otseng wrote: ↑Tue Feb 01, 2022 11:05 pm
TRANSPONDER wrote: ↑Tue Feb 01, 2022 2:32 am
C14 dating has has its' ups and downs. Coal is particularly open to substance contamination, leading to misleading dates. If science throws up its' hands and says 'we can't rely on it for any dates, even broad ones' I'd have to accept that, but it isn't anywhere near there, especially with other dating methods as a check.
I don't think you understand what I'm saying. I am saying we can
rely on the dating of C14. It's like the table has turned in which you stated:
TRANSPONDER wrote: ↑Sun Jan 30, 2022 6:55 am
Science firmly accepts the validity of Radiocarbon dating for organic material and (e.g) potassium argon dating for mineral remains. One either accepts the science or not.
I accept the dating. But, you do not
accept the dating of C14 in fossil fuels. But, rather reject the dating because it conflicts with the assumption of deep time. And in order to make it fit deep time, ad hoc explanations are added.
And your effort to use 'ad hoc' explanations as to why particular coal deposits may have given wrong dates
I'm not the one using ad hoc explanations.
which only means they are hypothetical possibilities to be researched, does not in any way justify your claim that without these particular suggestion for ONE problem, you want to throw all the dating in the bin by craftily suggesting that ad hoc for one particular problem implies ad hoc for everything.
C14 in fossil fuels is not the only evidence of a young earth.
Another evidence is soft tissue remains in dinosaur fossils.
A 70-million-year-old Tyrannosaurus rex fossil has yielded soft tissue, including blood vessels and perhaps even whole cells, U.S. researchers reported on Thursday.
"Tissue fragments from a Tyrannosaurus rex femur are shown at left, when it is flexible and resilient and when stretched (arrow) returns to its original shape. The middle photo shows the bone after it is air dried. The photo at right shows regions of bone showing fibrous character, not normally seen in fossil bone."
Does it even make sense for something 70-million years old
to have soft tissue remains? I have things in my kitchen that have hardened solid just after a few years.
TRANSPONDER wrote: ↑Tue Feb 01, 2022 2:43 am
it looked like a picture of classic period temples (250 -1200 AD,) which wouldn't help your case. Again, what ziggurat or pyramid -like structures do the (preclassic) Maya have at this 1,000 BC date of yours?
My point about ziggurats around the world is not to present a detailed chronological explanation of how it spread all around the globe (which I doubt anyone could do). But I'm simply presenting a data point where disparate cultures share a common similarity. The question is why would there be similarities? Either it was from a common source or they evolved independently.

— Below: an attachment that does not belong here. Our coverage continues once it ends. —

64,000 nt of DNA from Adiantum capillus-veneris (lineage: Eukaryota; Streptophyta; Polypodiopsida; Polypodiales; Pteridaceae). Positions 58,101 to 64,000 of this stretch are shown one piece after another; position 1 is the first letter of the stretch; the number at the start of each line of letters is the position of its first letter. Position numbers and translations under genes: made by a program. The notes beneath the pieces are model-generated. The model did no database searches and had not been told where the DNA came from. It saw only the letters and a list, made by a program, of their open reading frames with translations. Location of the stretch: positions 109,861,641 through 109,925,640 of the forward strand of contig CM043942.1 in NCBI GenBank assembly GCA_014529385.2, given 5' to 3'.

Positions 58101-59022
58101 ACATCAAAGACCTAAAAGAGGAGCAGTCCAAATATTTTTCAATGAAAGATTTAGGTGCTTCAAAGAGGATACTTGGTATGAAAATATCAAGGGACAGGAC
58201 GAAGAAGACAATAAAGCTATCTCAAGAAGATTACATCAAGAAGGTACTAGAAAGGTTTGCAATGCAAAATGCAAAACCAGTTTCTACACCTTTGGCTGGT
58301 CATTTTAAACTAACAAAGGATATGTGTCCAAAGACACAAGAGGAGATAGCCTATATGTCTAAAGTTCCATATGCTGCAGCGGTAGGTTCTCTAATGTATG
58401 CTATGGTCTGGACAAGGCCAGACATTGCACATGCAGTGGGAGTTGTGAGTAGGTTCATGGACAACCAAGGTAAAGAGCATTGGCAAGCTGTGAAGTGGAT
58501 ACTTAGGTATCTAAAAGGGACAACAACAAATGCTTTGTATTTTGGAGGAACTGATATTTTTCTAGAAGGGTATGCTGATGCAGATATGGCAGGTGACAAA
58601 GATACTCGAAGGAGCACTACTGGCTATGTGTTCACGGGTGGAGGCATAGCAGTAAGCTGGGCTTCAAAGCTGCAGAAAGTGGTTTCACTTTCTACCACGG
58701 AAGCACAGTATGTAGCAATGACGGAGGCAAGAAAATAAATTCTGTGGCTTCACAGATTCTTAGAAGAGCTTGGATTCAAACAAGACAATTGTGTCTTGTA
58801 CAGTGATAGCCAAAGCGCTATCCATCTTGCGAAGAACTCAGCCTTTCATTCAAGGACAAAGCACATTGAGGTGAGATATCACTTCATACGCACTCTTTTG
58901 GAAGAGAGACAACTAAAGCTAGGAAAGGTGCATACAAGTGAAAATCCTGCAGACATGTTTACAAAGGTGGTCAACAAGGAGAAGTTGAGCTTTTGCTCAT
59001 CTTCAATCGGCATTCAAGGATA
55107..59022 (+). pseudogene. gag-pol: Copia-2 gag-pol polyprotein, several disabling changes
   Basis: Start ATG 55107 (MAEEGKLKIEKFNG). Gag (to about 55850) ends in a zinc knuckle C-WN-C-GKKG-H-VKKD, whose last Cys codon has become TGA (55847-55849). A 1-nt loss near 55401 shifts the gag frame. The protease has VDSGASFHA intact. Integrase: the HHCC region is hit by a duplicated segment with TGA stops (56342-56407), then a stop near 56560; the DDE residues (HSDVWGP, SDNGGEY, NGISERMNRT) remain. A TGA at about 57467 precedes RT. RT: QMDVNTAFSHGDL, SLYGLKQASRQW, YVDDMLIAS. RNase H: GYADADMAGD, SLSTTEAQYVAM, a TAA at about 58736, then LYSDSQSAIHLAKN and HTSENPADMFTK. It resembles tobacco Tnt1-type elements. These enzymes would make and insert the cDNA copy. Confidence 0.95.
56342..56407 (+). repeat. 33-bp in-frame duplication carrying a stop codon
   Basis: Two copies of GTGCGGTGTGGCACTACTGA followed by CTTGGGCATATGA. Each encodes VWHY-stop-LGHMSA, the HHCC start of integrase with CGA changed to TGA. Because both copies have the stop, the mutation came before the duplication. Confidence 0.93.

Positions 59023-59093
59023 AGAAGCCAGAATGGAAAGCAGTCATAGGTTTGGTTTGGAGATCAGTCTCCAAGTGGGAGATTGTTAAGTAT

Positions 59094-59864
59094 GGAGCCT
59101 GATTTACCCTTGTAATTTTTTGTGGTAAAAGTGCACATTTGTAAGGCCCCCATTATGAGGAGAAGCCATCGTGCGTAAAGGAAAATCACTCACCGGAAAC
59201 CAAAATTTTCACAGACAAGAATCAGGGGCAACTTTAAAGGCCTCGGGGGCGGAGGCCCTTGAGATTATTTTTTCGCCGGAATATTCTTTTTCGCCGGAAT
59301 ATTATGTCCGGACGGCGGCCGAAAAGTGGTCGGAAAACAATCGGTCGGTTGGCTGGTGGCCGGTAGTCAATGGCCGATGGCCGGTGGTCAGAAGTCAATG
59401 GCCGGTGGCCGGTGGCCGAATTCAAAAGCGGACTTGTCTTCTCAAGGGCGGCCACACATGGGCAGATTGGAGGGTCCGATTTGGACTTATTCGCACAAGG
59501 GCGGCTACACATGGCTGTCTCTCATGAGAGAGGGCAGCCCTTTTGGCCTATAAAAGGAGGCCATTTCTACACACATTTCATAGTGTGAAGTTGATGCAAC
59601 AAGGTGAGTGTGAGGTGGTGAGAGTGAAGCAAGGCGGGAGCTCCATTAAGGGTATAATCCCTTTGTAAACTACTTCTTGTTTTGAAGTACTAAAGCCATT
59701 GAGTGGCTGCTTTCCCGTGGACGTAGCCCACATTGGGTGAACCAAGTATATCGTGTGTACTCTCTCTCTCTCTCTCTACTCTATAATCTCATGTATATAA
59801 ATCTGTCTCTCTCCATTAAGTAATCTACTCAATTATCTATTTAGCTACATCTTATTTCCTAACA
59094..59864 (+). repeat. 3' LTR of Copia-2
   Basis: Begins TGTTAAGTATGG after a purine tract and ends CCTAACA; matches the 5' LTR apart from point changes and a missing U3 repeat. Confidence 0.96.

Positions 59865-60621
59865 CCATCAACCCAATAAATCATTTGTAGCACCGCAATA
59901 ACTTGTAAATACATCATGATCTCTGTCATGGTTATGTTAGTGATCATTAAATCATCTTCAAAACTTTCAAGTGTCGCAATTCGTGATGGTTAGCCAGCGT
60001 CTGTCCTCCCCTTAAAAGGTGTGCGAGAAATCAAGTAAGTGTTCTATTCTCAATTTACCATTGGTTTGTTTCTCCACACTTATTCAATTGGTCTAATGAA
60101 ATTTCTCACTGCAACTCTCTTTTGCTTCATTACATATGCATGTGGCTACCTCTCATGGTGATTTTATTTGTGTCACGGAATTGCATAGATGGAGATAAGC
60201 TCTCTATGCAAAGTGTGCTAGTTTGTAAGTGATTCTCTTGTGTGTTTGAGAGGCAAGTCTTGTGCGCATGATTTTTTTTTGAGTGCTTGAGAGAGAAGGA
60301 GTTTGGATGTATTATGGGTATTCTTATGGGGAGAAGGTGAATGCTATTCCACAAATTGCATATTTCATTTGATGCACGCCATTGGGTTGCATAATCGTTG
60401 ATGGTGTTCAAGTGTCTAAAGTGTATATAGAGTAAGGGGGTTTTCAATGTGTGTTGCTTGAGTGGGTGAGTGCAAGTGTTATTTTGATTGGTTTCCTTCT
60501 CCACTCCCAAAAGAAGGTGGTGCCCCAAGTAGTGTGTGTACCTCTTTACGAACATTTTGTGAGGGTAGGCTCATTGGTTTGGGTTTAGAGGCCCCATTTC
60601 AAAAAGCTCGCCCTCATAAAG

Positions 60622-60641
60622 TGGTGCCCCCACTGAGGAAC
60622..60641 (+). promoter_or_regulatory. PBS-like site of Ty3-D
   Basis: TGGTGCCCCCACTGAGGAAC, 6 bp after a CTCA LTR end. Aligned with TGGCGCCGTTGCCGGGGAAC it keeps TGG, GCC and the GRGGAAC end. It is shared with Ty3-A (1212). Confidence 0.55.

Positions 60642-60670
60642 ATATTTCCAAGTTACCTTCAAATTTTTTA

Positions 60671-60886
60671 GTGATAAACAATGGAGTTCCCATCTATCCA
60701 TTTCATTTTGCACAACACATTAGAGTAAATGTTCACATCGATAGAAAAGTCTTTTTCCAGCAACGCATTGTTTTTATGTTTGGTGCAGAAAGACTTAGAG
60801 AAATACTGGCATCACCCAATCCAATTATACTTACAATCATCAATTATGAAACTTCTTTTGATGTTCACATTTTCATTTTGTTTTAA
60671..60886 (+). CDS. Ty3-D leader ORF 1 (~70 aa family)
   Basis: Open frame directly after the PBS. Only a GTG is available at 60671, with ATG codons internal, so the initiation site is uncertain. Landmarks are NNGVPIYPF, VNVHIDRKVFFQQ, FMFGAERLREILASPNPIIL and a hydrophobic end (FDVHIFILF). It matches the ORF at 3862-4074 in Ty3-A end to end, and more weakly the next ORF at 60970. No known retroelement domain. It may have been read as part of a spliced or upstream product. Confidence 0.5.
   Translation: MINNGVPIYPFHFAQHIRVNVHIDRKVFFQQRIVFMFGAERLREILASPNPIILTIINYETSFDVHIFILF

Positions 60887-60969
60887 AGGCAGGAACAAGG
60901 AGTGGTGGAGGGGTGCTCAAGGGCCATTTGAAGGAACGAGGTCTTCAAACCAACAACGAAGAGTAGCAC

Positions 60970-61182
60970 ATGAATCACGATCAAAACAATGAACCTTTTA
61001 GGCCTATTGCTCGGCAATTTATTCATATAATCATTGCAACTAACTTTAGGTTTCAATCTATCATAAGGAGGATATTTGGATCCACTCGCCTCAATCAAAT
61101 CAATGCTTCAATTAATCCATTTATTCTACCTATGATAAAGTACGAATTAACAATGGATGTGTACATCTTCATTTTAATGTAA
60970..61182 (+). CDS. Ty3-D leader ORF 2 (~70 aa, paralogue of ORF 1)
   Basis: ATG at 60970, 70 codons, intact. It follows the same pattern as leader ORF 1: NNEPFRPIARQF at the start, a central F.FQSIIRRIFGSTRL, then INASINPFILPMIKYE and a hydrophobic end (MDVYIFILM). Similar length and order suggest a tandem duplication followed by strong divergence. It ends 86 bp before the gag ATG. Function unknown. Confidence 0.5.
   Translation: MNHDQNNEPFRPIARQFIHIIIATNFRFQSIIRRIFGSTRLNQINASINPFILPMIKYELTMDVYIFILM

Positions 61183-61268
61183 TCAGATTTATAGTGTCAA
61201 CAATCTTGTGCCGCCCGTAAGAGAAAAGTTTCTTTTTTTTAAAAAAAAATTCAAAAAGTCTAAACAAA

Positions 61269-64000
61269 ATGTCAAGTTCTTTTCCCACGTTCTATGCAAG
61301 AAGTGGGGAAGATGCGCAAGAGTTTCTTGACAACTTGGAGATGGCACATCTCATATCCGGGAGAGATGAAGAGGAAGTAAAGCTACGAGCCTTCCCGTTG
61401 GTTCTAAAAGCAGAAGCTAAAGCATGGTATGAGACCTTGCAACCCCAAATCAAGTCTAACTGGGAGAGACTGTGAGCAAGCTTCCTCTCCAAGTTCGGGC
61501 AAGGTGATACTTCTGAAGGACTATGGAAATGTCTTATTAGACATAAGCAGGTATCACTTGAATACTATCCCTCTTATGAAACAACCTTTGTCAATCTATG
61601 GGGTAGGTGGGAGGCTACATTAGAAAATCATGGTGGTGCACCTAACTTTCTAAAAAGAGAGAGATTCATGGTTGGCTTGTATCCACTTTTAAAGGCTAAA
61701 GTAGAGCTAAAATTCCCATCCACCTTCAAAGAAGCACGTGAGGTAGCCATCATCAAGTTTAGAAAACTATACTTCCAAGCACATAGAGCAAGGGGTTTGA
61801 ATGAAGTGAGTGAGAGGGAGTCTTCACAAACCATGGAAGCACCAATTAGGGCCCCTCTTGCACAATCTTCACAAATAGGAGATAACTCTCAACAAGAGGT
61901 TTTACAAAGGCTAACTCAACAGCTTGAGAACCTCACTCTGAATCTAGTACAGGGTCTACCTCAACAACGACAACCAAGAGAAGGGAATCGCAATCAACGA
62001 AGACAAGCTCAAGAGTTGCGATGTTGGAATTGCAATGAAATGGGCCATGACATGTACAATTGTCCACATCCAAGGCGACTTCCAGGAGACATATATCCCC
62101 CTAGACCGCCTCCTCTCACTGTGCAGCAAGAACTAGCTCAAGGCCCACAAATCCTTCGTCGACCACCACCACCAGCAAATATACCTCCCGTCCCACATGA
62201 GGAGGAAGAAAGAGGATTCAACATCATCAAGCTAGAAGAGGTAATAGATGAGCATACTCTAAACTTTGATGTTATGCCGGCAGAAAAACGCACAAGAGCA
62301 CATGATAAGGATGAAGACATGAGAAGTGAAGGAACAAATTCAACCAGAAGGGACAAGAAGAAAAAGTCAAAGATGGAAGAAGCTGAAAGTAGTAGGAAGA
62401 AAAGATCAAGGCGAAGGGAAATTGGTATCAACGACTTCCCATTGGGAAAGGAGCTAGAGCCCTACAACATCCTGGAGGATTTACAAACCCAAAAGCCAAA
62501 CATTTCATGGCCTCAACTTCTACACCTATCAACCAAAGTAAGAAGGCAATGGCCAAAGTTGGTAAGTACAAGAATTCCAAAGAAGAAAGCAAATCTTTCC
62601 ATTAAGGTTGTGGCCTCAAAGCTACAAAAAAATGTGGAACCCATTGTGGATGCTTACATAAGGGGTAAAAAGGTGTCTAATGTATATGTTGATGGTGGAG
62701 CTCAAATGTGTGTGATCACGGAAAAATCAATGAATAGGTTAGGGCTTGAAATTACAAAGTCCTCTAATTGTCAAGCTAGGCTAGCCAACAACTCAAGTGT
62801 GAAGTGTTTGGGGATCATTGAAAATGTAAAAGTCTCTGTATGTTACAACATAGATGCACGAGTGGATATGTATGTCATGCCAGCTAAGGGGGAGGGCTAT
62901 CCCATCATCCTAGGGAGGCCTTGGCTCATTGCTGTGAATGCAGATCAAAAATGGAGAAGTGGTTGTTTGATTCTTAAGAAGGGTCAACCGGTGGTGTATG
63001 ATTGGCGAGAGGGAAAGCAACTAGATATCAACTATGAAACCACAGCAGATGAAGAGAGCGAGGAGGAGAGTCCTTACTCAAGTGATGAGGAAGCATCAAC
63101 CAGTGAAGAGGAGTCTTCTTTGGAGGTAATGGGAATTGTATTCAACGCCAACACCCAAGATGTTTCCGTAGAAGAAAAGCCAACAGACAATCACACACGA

Ok so we can (broadly, I have to add) rely on C 14 dating but how it 'turns the tables' I do not get. If C14 did (which isn't altogether the case) disagree with all the other dates of 'Deep Time' then the implication would be that, for some reason, C14 dates in coal were turning up wrong. I'll have a look at that.
You are actually using the ad hoc explanation.
You are using the hypothetical explanation of the wrong dates the scientists put forward (which you call ad hoc
and you have a case a they are off the cuff suggestions) as reasons to reject the fossil fuel C14 dates, Also it is the dates you use to dismiss deep time geological dates and use 'ad hoc' to dismiss the explanations. You need to think that all through again.
Oh dear. The T Rex 'soft tissue' nonsense. I understand that the soft tissue itself has been fossilised. I'll have a look but I don't think the organic tissue has been preserved as such so it won't be datable by C14. You have to bear in mind that organic material is limited not by what dates C14 can give but how likely organic material is going to survive. I'll have a look at that.
What else.. Your cheese going inedible after a month is nothing like the fossilisation process where the cheese gets buried in mud and after 500 k or a million years the cheese decays and is replaces by minerals seeping in the plaster cast it leaves and effectively you get a replica of the cheese in stone. You can't date it but you can tel it was cheese and the date of the rocks in which the fossil cheese was preserved. Which is as long as the rocks last.
Creationists persistently fail to understand either fossilisation or the C14 process.
Finally, the ziggurats, pyramids. Independent origins of temples and pyramids is more likely than a common source. My mention of Chavin de Huantar shows that even when on the coast they didn't have pottery yet (the Sumerians and Egyptians had it long before) up in the Andes the Chavin of 3,000 BC were building a stone temple complex unlike either ziggurats or Pyramids. The pre Maya on the West were building platforms as precursors of the Temples. These became more ziggurat - like as they were developed in the pre -classic period. Just as in Egypt the evidence suggests they worked it out for themselves and it was not brought from either Mesopotamia or Egypt.